Getting eye contact can be a problem. Just haf an hour ago I was riding past a hospital entrance when some daffy bird arrived at the stop sign coming out of the hospital, looked left and drove right at me with her head turned around the other way. This is the second time in a month I've nearly been hit by a sub 20 year old girl in a small car, both times an identical scenario. I'm starting to get paranoid. Both times they just shot off making vulgar gestures at my attempted remonstrations. They seem to have no idea of the responsibility to others that driving a car places on you - and no respect for anyone else.

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Old 09-30-07, 05:55 AM   #12
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Sciurus carolinensis ran out between my riding partner and i, then proceeded, at 15mph, to spin in circles between our bikes before deciding to exit underneath my bottom bracket - the miscreant animal received a good 'whack' from my left foot...

You brute!

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Old 09-30-07, 06:40 AM   #13
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Getting eye contact can be a problem. Just haf an hour ago I was riding past a hospital entrance when some daffy bird arrived at the stop sign coming out of the hospital, looked left and drove right at me with her head turned around the other way. This is the second time in a month I've nearly been hit by a sub 20 year old girl in a small car, both times an identical scenario. I'm starting to get paranoid. Both times they just shot off making vulgar gestures at my attempted remonstrations. They seem to have no idea of the responsibility to others that driving a car places on you - and no respect for anyone else.


Mate, if you're quick enough next time.....kick her door in or throw your bidon at her.
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Old 09-30-07, 07:18 AM   #14
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Mate, if you're quick enough next time.....kick her door in or throw your bidon at her.
Yeah I just really need a conviction for criminal damage to some bint's car. You taught me a new word Steve, - Bidon. I had to look that up, and yes, I see the advantage. More of a gesture than an act of carnage. LOL.

Well. Time to get right back up on that horse.....


Wheeeeeeeeee --- --- -e-- e-e - e-e CRUNCH!

'Look, that girl just ran over an old git on a bike."

"Huh? Oh yeah. Serves the fool right."

(He really knew it wasn't his day when he set off)
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Old 09-30-07, 08:20 AM   #15
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I've always got a finger on both brake levers, either fully in the drops or on the brake hoods. Both brakes. I get fed up with reading 'oh only use the front brake, blah blah'. What a load of pants that is. Both brakes, with modulation, depending on road conditions, will help you stop and slow down much better than just one at either end. And you can link to whatever website you like to 'prove' it, it's anecdotal and depends on riding style. And anybody who can't control a rear wheel skid has no business being on a bike anyway. Of course, with correct modulation you wont skid, unless it's icy or you're doing it deliberately - i like to 'fishtail' the rear sometimes just for the hell of it - it makes car drivers back off, obviously they think you can't control a rear skid either...
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Old 09-30-07, 04:56 PM   #16
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Yeah I just really need a conviction for criminal damage to some bint's car. You taught me a new word Steve, - Bidon. I had to look that up, and yes, I see the advantage. More of a gesture than an act of carnage. LOL.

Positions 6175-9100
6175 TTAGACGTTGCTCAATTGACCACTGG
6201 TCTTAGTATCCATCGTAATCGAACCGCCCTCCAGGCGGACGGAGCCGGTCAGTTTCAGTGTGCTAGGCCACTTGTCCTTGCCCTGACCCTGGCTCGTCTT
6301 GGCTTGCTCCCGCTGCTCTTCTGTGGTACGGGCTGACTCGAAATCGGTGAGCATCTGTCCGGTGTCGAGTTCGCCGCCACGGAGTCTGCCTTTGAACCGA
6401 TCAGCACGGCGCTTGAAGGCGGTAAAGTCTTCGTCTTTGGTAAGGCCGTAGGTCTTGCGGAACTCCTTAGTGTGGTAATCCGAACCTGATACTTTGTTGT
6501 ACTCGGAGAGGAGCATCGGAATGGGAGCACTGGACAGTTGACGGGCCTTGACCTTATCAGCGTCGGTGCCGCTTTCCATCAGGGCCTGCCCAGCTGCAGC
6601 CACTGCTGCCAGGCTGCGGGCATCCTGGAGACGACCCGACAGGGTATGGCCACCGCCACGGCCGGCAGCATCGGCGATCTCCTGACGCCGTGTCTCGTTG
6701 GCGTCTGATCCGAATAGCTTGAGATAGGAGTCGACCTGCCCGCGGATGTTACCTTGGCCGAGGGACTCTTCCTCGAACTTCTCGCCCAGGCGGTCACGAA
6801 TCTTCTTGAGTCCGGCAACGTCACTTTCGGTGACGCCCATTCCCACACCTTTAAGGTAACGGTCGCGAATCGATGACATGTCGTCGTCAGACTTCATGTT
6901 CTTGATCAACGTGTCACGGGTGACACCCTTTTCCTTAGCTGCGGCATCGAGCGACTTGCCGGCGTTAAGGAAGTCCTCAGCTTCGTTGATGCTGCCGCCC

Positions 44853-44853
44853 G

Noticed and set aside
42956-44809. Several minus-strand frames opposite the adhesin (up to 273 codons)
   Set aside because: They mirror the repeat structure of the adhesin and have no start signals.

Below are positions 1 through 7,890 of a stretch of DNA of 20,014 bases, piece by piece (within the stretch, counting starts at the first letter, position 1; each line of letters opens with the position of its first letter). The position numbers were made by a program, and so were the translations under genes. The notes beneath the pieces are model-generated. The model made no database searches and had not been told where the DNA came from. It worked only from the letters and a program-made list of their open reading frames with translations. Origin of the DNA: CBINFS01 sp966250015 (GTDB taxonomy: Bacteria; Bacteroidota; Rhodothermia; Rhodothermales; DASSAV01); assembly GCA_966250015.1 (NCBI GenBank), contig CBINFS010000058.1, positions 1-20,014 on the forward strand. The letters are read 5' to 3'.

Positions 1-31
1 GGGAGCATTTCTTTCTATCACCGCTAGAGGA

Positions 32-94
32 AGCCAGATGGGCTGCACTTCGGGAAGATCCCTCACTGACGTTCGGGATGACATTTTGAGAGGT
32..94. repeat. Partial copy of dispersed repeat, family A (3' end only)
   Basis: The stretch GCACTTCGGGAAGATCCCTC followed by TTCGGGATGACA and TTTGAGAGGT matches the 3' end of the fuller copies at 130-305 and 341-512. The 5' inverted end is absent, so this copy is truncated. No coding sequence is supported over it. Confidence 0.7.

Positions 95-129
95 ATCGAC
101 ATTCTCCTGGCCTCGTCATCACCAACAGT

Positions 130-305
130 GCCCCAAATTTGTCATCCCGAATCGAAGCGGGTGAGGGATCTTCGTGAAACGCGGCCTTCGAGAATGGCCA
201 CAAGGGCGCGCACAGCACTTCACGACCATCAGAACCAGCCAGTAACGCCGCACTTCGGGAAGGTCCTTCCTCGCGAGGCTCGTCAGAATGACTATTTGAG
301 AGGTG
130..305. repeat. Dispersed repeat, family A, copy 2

Well. Time to get right back up on that horse.....


Wheeeeeeeeee --- --- -e-- e-e - e-e CRUNCH!

'Look, that girl just ran over an old git on a bike."

"Huh? Oh yeah. Serves the fool right."

(He really knew it wasn't his day when he set off)

I had an idiot in a Porsche passing traffic on a narrow road coming straight at me, (I was kitted out in bright lycra), no thinking if my hands were near the brakes, but a threatened bidon on his windscreen might make him think twice if he tries that again....maybe, but next time I will throw it.
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Old 10-01-07, 02:09 AM   #17
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I had an idiot in a Porsche passing traffic on a narrow road coming straight at me, (I was kitted out in bright lycra), no thinking if my hands were near the brakes, but a threatened bidon on his windscreen might make him think twice if he tries that again....maybe, but next time I will throw it.
See if you can find a nice thick glass bottle to fit the holders on your frame.
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Old 10-01-07, 06:15 AM   #18
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Something like the old long-neck Coca Cola bottles?
This not the first time it's happened, once I was on long training ride, 160+ kms, and another idiot did the same, but this time when I put my hands up in the air as a sign of exasperation, he gave me the "bird".
So my life is worth that little............
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Old 10-01-07, 03:23 PM   #19
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I heard a comedy show on the radio making fun of running down cyclists today.

Twats - eh. The point is some people think it's funny.

Having said that Steve, most drivers are considerate and safe. I did a ride on my TSR 30 with one of my sons today. We rode 40 miles at an average of 17.8 mph. Only one driver passed me too close - a stupid individual who thought it was better to pass me within about ten inches on an empty road. Most - 99.9% moved into the other lane, giving me at least four feet of clearance.

I am relaxing in an endorphin induced high at the moment - enhanced by half a bottle of Australian red and a curry.